One of the European Union's (EU) leading economies sets out what makes it the right gateway to Europe for Indian companies. Prime Minister Narendra Modi was only in Berlin for 24 hours on May 30, but the wake of his visit has left little doubt as to how important India is to Germany and the EU. German Chancellor Angela Merkel used a joint appearance in front of a business audience to emphasise that agreeing an EU-India free trade agreement (FTA) would be a priority. Talks on such a deal broke down six years ago, with differences over agriculture, generic drugs and freedom of worker movement all standing in the way. But business leaders in Germany have been lobbying for Europe's strongest economy to lead the EU back into discussions, particularly in the wake of Brexit. The German Ifo Institute recently published a study which showed that a free trade agreement with India could double exports from the EU to India within a decade, while increasing imports going in the other direction by 87 per cent. As a trading partner for India, Germany is the top EU country (rank number six). Both countries rank in the top five attractive markets for investors in terms of quantity of new investment projects (for activities excluding M&A). There were 415 Indian companies in Germany at the end of 2016, employing 23,085 employees. The largest proportion of Indian FDI projects in Germany since 2010 have been in the ICT industry, while Germany primarily imports textiles, chemicals and machinery from India.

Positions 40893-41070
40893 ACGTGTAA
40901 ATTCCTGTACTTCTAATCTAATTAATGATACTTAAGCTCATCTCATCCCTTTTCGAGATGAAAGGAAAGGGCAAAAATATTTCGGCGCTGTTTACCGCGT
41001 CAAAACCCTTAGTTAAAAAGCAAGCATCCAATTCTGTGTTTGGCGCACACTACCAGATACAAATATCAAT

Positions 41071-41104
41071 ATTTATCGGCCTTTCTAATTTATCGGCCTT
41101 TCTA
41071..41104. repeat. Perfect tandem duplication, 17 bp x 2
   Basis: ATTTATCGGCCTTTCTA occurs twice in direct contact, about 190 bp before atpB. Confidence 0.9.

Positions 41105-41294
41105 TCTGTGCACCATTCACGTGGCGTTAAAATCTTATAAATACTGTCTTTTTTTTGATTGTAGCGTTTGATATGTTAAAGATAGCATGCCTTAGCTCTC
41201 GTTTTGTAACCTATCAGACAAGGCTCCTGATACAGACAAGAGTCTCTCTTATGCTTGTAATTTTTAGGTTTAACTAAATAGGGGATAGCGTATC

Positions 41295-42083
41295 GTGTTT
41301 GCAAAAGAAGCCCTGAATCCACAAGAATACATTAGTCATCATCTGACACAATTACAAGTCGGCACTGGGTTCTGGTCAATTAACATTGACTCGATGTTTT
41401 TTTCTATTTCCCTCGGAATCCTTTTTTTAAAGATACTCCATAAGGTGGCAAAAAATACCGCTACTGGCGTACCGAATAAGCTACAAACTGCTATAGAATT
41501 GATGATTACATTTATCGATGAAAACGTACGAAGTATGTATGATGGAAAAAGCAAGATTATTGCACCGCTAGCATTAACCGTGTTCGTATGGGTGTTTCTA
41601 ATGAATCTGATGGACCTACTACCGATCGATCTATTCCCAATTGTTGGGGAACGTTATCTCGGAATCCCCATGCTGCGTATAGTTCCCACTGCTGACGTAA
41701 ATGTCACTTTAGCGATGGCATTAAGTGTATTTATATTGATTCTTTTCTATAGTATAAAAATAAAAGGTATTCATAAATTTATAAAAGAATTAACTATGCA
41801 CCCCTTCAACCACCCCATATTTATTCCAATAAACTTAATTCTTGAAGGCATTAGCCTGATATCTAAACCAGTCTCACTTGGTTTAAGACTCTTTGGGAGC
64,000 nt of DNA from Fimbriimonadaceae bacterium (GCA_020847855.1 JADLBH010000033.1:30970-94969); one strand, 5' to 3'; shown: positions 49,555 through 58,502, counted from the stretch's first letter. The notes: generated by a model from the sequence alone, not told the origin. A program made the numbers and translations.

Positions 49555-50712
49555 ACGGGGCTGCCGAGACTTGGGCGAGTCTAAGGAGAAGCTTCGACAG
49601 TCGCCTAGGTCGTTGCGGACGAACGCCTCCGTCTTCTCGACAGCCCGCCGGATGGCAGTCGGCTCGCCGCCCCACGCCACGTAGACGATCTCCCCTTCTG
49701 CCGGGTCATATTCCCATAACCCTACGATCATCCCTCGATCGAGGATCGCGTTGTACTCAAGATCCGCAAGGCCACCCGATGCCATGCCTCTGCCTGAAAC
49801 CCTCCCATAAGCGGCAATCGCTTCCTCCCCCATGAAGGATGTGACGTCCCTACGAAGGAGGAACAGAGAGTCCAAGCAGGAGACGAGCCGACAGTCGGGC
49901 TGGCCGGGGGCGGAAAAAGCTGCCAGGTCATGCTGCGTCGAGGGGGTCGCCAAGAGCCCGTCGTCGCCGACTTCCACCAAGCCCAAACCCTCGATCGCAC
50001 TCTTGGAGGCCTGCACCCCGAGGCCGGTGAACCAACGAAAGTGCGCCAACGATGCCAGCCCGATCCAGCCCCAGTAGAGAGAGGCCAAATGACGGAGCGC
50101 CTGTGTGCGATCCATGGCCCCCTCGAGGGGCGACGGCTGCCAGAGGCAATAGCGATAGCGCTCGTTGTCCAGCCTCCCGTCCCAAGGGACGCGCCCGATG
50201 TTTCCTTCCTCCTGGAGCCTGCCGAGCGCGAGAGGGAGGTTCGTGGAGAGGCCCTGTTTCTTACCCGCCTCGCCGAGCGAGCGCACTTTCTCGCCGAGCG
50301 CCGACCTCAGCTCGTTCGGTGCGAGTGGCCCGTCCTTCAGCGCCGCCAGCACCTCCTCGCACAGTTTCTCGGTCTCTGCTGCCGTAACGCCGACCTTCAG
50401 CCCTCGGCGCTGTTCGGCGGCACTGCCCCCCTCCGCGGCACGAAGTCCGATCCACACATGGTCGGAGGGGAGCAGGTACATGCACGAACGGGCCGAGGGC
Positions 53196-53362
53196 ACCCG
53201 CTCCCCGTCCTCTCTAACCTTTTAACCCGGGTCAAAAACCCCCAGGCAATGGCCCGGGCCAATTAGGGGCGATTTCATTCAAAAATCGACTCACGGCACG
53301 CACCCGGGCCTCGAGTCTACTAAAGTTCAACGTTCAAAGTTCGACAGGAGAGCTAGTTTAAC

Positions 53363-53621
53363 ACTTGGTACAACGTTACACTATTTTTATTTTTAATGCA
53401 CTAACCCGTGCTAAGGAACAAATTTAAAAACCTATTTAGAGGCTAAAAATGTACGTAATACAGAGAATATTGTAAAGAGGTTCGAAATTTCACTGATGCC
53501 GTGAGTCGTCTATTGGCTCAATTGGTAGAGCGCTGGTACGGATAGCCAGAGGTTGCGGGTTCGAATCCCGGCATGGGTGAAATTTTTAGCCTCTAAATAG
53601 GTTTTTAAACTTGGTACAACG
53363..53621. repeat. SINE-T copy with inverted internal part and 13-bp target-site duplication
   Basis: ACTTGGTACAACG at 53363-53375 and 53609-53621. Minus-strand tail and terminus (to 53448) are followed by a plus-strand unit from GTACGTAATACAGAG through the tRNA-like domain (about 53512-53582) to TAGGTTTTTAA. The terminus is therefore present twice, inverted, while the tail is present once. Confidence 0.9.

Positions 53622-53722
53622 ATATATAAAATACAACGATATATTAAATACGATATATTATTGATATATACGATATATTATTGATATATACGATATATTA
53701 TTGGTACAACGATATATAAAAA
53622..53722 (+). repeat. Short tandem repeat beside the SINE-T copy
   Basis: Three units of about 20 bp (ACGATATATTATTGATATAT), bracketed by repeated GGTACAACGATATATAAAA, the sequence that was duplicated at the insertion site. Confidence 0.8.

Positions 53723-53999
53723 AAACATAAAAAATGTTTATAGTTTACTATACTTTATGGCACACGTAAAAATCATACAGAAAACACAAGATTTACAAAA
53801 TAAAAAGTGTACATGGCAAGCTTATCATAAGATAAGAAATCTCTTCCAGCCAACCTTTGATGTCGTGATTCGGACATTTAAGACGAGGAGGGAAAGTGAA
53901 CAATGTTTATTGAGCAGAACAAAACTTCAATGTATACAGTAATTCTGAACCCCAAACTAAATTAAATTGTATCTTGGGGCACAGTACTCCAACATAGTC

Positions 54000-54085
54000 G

Yet this only scratches the surface of the opportunities the two countries represent to each other. This year alone, delegations will visit from India to Germany to look at industries such as bioenergy and cleaning management services, while German delegations will visit India to look at energy efficiency and sustainable waste management. As the two countries seek to pioneer innovations in their respective regions, the opportunities for synergies will only grow. Memorandum of Understanding (MoU) agreements were signed on a range of industrial fields during Prime Minister Modi's visit, including digitalisation, cyber policy, vocational education and skill development, health and sustainable urban development. These lay the foundation for significant future mutual investment and cooperation between the countries, built on, as the two leaders agreed, a basis of shared values such as respect for human rights and fundamental freedoms, democratic governance, equality, the rule of law, and multilateral cooperation. Germany is the world's fourth largest economy and Europe's largest market. It is the world's third largest exporting nation. Many international studies, including the recent EY attractiveness study, attest Germany to be Europe's most attractive country for foreign investors, lauding infrastructure, the workforce, our stable socio-economic climate, the size of the German market and the R&D landscape. Industrial production still accounts for 22 per cent of Germany's gross value added, making it a crucial global industrial nation. The continued importance of the industrial sector is attributed to the high degree of diversification and specialisation in the German economy. German companies large and small have always been key players within the global economy. However, competitive pressures created by increased globalisation have led to structural changes. Mass production of labour-intensive products has been eschewed for specialisation in research-intensive technological high-end products. This has created a unique national industrial landscape. Many German industrial companies are world leaders in their respective industry. They are often referred to as “Hidden Champions” - leaders of niche industries which rarely attract public attention. These companies' competitiveness relies on steady investments in R&D. No other European country spends as much resources into R&D as Germany does. More than 70 per cent of internal R&D expenditures are invested in traditional sectors in which Germany is known to play an important role worldwide. These sectors include: the automotive industry, the electronics industry, the machinery & equipment industry, the chemical and pharmaceutical industry. But as well as the classic industrial sectors for which Germany is renowned, we are also pioneering in more modern sectors. Berlin and Munich are two of Europe's biggest tech start-up hubs. Germany remains a stable social, political and economic society. The workforce is one of the best-educated in the world. Our academic and vocational education systems make sure that academics and workers alike can achieve both a good educational foundation and freedom to work towards their specific qualifications - much of the substance of Chancellor Merkel's and Prime Minister Modi's talks centred around a sharing of these skills and systems between the countries Yes. A multitude of supporting government funds exist for foreign investors, particularly for R&D projects. Indeed, the one of the primary functions of Germany Trade & Invest is to help investors from abroad identify and access the correct funds to ease their path into Germany. An investment in Germany is an investment in a country that strives to create and explore opportunities within even the smallest niches. When you invest in Germany, you acquire the skilled labour with which to take advantage of opportunities which will eventually arise. You acquire existing opportunities and solutions. And you can acquire and develop unique existing solutions for your company which cannot be found anywhere else. In Germany, you can create, grow, and consolidate. All strategies can be implemented there. For all countries, regardless of nationality, Germany Trade & Invest is the primary partner for the investment process, helping them with information and proactive consulting on their initial steps into Germany as the new business location. Investing companies can further benefit from our outstanding and comprehensive in-depth knowledge about the German industry ecosystem and the tax, regulatory and legal frameworks. Our experts are sought after when it comes to identifying financing options, including European and German incentives. Together with associations for banking, private equity and venture capital Germany Trade & Invest also offers insights into alternative forms of investment. Our service offering starts with conceptual and strategic support with a business plan, a market analysis, a financing concept and a project plan including all tax, legal and regulatory steps. Eventually, this leads to support for the client on the operational requirements and demands. This may include workforce qualifications, industry specific salary data, energy prices, logistics, size and stability of buildings, office prices by square meter and other aspects. All these services are free of charge. Germany has an economy where risk is minimised, and where the opportunities to add value are many. We have created a good location for Indian entrepreneurs and businessmen to invest in. Dr Benno Bunse is the CEO of Germany Trade & Invest (GTAI), the economic development agency of the Federal Republic of Germany.